6. Absolutely I have trouble tuning out in case I miss something. Chernobyl happened while I was sequestered off in a remote lodge in the U.P., didn’t know till 4 days later. Guilt drives this addiction to the news, same as you.

    My WIP began when I wanted to write an allegorical society where I could show how to set things right–first regarding how we devalue education. I even have ideas for sequels on stewardship of the earth and homophobia.

    And then THIS year happened! and suddenly my concerns seem quaint in the face of it all. I mean, my sci-fi stories have to deal with all THIS, now?

    I know, it IS overwhelming, but maybe all the more reason to dig into my story and hash it out with the new voices that have emerged in American society.

    But the suckiest part is, not only did I think we had gotten BEYOND all this–our story-telling helped, from Sesame Street to All in the Family–but my stories actually built on that progress as a given! It’s like the rug has been pulled out from under me, all potential context for my novel is now gone. Infuriating.

  7. Pingback: Why I Write – we all need healing.

  8. thank you for this writing expressed. I have made a firm commitment that I will write only about HOPE and my recent story of my home town I deliberately spoke from the historical viewpoint that through history there have always been horrific events yet the human spirit and people with faith and hope have ever triumphed and will until eternity. website: http://www.legacyoflimga.com While we live in such horrible times it is now that the writers of beauty, hope, values and triumphing through adversity are coming into their own. No one, unless they are mentally challenged wants to read, watch, absorb in their relaxation the same awful stuff that is part of their normal life. Even children I am finding are responding more to the stories of ‘magic’ teddy bears than they are to violent and noisy interactive stuff which is just like normal life. (Don’t blame Trump for the woes) Yes the whole earth is groaning and indeed suffering as much as we are. The question is why? Its time to be part of the solution not the problem. Lets write to bring folk ‘out of the mire’. Cheers! Amazon has my writings. Once not very wanted……in many place now highly sought. A thought for you to ponder.

  9. Thank you for sharing, I relate to this so much. I’ve been very negative/pessimistic in general since last November and feeling very disheartened at the things I see happening around the world. My current WIP is meant to be hopeful and uplifting, but I’ve struggled to write that when so much in the real world is the complete opposite. One thing that helps me is to listen to very cheerful, uplifting music when I am writing. Music always has a profound impact on my mood.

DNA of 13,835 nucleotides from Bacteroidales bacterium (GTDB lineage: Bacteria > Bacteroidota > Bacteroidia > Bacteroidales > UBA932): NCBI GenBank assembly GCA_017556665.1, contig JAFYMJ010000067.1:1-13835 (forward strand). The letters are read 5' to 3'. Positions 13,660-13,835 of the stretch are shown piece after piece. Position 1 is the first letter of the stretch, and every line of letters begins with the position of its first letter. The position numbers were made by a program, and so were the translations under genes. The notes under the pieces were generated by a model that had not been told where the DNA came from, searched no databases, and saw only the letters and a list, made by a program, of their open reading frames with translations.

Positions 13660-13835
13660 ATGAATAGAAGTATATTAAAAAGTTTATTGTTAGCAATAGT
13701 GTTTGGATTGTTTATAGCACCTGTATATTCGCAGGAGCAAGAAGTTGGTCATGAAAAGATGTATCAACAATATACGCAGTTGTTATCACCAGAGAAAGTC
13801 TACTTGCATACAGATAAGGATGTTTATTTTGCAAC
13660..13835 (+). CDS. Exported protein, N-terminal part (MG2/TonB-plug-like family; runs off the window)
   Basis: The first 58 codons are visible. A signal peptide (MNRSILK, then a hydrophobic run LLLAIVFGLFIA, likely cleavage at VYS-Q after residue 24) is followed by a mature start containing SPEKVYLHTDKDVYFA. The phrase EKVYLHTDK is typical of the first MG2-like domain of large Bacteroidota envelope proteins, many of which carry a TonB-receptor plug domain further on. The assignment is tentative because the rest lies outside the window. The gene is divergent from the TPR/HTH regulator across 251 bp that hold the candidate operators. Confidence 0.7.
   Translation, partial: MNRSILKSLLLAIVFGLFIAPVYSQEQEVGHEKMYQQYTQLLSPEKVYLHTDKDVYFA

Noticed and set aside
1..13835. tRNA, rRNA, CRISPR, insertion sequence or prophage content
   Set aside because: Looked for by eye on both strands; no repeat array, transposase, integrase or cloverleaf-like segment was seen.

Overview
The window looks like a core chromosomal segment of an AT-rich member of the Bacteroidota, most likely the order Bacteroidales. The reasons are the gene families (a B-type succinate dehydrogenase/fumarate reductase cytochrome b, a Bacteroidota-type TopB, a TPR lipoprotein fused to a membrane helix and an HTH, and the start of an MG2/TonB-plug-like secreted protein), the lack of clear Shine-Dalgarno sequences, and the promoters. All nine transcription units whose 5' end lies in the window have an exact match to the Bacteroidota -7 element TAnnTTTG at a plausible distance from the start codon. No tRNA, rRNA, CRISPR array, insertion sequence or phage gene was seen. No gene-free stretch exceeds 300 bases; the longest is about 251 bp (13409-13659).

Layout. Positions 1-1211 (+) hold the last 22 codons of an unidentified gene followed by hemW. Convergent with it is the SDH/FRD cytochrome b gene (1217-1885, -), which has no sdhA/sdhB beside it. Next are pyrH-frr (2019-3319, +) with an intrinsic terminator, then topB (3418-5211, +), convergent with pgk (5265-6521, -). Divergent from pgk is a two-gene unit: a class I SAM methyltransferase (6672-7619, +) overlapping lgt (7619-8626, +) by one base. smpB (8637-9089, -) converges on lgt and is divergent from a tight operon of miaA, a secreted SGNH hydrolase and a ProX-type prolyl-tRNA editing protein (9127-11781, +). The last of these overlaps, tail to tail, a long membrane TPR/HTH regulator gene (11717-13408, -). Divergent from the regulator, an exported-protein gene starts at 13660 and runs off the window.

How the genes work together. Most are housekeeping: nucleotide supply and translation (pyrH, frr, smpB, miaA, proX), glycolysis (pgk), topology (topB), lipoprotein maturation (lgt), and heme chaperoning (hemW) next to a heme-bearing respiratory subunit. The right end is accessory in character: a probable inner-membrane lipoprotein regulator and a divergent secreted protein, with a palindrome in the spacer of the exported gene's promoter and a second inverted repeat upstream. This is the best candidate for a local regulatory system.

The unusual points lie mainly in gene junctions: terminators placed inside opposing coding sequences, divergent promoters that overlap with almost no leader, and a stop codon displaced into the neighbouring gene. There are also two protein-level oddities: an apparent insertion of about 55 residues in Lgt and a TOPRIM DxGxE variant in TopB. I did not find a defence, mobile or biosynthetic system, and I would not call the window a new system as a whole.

10. I stopped watching/reading/listening to mainstream news media. Not that I don’t want to be informed, but mainstream news is a river of addictive outrage full of things you cannot control, delivered in 30 second sound bites. I’ve found that limiting myself to occasional long form news (essays, researched articles) is far more informative and less sensational. Reading for pleasure and watching movies keeps me creatively stimulated to stay writing.

      • Whatever people’s opinions or beliefs, I think we’ve reached a potentially dangerous point in our society where people can insulate themselves to create “echo chambers” and essentially tailor reality to whatever they’d like it to be. Not to mention, I think many people forget that large social media platforms like Facebook, Twitter, etc are corporations who have their own agendas. But that’s a whole ‘nother blog post discussion. 🙂

  11. For the last 2 years I have been caregiving for a cancer patient – my husband – and between the stress of those responsibilities, time spent in chemo clinics and surgical wards and shuffling to and from doc appointments of all kinds, ON TOP of the whole world upheaval “stuff” you write about…well, I feel as if I have lost my writing self too. Since my husband passed six months ago all of my writing has been full of grief and sadness about these things. I don’t agree that creating a pretend bubble of light will help.
    I also don’t believe unplugging is the thing to do. Maybe these dark times are when we learn more about ourselves. We can’t always be in the light. There are things to be discovered in the shadows, fears to face in the black holes of our souls, and debates with Pessimism to explore. Reality is, human beings have a pattern of moving THROUGH darkness and INTO the light. So there isn’t anything to do but continue to write, even if it isn’t in the same pattern of our normal writing selves.

  12. Thank you for this, and I am going through a similar process. I can’t seem to concentrate, or actually complete a project. Writing is a hobby for me, so I often find myself leaving it (as whatever subject I am writing about feels… well…. frivolous). It is time to grow from this experience.